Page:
3.  Microsoft/Nokia  Less than fifteen months after acquiring the cellphones business of Nokia, MSFT has discovered that what it bought for over $7 billion (led by mastermind Steve Ballmer) is essentially worthless and is writing off virtually the entire purchase price.  The stock went up on the news.

Which is weirder:  that the MSFT board that rubber-stamped this disaster is still intact?  …or that people are still buying Clippers season tickets?   I suppose you could argue that Nokia was the price for getting rid of Ballmer, which would imply that the behavior of Clippers fans is weirder.

(a little) more on the Chinese margin crisis

Chinese stocks closed lower by about 5% overnight, as the margin selling spiral continues downward.

My thoughts:

–this very strongly suggests that some margin accounts that have enough equity in them a day ago are under water now.  So Shanghai and Shenzhen will likely open tonight to more selling.

–to be clear, I don’t know exactly how Chinese margin works.  And, because I have no intention of buying A shares, I have no desire to find out.  A logical step for authorities to stop forced selling would be to loosen margin collateral requirements.  It may be, however, that the government has decided that the best course is to wring speculation out of the market as quickly as possible.  In other words, despite its rhetoric, it’s content to see the selling play itself out fully.

–margin players tend to be their own worst enemies.  Taking both their margin and cash accounts into consideration, they tend to have a mishmash of high quality stocks and speculative junk.  Their margin accounts tend to be heavily weighted toward trash.  The junk is what’s most vulnerable to price declines, since it has little, if any, intrinsic merit.  The logical response to a margin call is to sell the trash and keep the quality names.  Margin players, in my experience, invariably do the opposite.  They sell their winners and keep their losers, exposing themselves to continuing margin calls and prolonging the overall market agony beyond what it should be.

–I’m still guessing that the current selling will exhaust itself within two weeks.

the Chinese stock market now

declining stocks

Until about a month ago, Chinese stocks were soaring.  Over the prior year the main indices in both Shanghai and Shenzhen were up by about 150%.

Since then, however, both markets have been in a continuous tailspin, dropping a quarter of their value.

Beijing has just announced emergency stock market stabilization measures aimed at halting the fall, on the idea that swooning stocks will hurt capital formation (duh!) and clip a percentage point or more from economic growth–at a time when China doesn’t have that many points to spare.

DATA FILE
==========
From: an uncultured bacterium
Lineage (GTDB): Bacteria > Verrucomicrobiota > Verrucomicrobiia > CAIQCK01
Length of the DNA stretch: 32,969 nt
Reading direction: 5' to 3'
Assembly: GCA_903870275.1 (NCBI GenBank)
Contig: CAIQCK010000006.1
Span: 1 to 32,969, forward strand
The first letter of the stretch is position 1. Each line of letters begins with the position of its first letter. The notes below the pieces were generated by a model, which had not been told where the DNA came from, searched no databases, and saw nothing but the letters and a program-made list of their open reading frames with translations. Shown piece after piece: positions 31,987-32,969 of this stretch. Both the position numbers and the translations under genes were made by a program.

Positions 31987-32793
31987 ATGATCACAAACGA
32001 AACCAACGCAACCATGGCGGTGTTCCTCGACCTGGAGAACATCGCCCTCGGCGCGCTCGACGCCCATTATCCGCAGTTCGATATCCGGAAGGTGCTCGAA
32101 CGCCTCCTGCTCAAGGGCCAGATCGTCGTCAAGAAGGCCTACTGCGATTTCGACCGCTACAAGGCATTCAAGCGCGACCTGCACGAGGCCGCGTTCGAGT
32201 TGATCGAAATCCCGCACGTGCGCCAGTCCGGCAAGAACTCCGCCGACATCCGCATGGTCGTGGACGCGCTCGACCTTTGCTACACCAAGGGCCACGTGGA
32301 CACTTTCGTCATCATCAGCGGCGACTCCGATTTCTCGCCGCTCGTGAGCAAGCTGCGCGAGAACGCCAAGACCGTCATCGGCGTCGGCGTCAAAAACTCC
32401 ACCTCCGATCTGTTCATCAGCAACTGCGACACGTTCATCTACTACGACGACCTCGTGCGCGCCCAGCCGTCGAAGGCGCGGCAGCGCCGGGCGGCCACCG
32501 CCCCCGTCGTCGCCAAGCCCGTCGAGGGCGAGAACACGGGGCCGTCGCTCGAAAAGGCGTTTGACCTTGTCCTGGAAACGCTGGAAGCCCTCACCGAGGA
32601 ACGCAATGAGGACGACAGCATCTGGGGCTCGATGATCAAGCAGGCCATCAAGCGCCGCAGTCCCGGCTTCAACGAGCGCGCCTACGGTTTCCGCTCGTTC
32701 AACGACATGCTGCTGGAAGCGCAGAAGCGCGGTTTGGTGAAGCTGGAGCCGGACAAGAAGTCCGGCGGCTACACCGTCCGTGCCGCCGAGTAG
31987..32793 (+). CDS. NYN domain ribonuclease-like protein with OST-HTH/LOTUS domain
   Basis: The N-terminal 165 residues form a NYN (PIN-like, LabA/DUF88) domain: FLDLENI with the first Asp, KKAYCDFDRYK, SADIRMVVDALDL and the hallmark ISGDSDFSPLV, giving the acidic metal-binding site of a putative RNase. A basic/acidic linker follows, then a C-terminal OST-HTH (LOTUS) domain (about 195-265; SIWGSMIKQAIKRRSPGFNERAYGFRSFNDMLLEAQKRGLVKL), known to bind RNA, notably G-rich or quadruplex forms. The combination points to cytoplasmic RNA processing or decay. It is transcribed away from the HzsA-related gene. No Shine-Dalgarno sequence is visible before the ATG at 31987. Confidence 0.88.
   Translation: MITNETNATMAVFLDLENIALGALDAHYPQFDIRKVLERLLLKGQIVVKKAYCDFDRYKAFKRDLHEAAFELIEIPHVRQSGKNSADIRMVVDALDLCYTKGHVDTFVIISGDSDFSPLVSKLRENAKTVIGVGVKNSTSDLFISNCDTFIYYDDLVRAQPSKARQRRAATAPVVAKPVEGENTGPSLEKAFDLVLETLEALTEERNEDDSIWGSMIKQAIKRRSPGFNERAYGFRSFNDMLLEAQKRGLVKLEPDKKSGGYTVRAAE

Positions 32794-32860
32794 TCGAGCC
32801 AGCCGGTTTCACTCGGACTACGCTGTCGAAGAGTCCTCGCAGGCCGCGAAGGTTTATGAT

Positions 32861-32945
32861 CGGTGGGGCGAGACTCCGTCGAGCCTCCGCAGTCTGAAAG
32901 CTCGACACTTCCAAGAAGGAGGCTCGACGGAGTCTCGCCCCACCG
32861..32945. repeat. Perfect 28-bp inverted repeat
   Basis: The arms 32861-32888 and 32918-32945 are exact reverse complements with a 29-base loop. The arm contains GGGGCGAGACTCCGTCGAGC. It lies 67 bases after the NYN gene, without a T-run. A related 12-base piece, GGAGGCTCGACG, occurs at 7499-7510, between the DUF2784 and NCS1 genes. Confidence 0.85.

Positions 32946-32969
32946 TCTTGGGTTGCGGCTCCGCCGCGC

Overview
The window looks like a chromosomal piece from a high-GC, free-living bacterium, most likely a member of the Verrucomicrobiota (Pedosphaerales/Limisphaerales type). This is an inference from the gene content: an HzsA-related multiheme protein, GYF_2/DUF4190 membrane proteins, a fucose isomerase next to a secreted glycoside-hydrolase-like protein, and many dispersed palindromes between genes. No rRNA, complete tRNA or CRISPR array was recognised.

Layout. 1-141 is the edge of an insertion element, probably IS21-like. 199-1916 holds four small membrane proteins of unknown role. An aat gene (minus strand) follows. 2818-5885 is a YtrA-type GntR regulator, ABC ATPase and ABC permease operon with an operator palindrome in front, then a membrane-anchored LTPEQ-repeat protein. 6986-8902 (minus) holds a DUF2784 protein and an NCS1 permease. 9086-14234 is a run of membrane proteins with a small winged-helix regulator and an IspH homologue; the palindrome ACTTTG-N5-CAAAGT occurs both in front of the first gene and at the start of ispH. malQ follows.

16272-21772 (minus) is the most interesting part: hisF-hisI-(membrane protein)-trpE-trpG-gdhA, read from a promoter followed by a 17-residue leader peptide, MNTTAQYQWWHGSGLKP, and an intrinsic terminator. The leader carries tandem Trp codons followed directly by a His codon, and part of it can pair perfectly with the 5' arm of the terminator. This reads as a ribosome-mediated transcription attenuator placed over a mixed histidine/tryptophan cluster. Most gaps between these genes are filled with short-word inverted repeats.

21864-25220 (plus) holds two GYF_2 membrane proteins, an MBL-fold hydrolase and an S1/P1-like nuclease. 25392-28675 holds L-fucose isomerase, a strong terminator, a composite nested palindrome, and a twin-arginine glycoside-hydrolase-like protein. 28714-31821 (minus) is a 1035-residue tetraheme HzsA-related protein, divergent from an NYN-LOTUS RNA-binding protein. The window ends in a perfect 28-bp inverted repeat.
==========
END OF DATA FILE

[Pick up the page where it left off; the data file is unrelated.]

What’s going on?

As part of its plan to gradually modernize its equity markets and ultimately open them to the outside world, China introduced margin trading (as well as stock index futures and short-selling) domestically in 2010.  China is now going through what all emerging markets eventually do–its first full-blown margin trading crisis.

margin trading

There are lots of ins and outs to margin trading, but it’s basically using the stocks you own as collateral for loans to buy more shares.  It can be very seductive when stocks are going up.  And it’s immensely profitable for brokers.  So it’s not surprising that margin loans are easily available to lots of customers.  Also, in many emerging markets, China included, it’s relatively easy to circumvent restrictions on margin lending by arranging bank loans collateralized by stocks that may not technically be margin borrowing, but effectively are the same thing.

The key aspect of margin trading is that the value of the securities in the account must exceed the margin loan total by a certain safety amount.  If prices fall to the extent that the safety amount shrinks, or is wiped out, the broker has the right to sell enough securities from the account to restore it.  He may call the client and give him the opportunity to add more money to the account   …or he may just sell.

However, this selling itself depresses prices further–eroding the value of the remaining securities in the account as well as any safety amount that may be built up.

Also, margin traders around the world tend to be both the ultimate dumb money and the ultimate herd animals.  They all but the same speculative stocks and they (almost) all leverage themselves to the eyeballs. Even if customer A is initially in fine shape, the selling in the accounts of customers B,C and D will pressure the margin balance of A as well as their own.

The first selling, then, tends to create an accelerating cascade of more selling that’s extremely hard to stop.

This is what China is experiencing now.  This is also why the government has stepped in with a massive market support operation to try to staunch the flow.

effect on the rest of the world?   …especially you and me

The Stock Connect linking mechanism between Shanghai and Hong Kong–aimed a diverting funds away from soaring mainland stocks–is now exporting the mainland weakness in much milder form to the Hang Seng.

Beijing has a ton of money and its stock markets are, realistically speaking, still not very open to the outside world.  As the current anticorruption campaign shows, the CCP has lots of ways to punish people who do stuff it doesn’t want.  So I imagine that the government will stop the downward stock market momentum.  The big questions are:

–how long will it take, and

–how large an unwanted portfolio of stocks (which will act as an overhang on the market) will Beijing have to purchase in order to achieve the stabilization it wants.

My answers are:

–I don’t know, but probably not more than a couple of weeks, and

–I don’t care, because I think the way to play a potential rebound from oversold levels is through the Hong Kong stocks now being sold by mainlanders.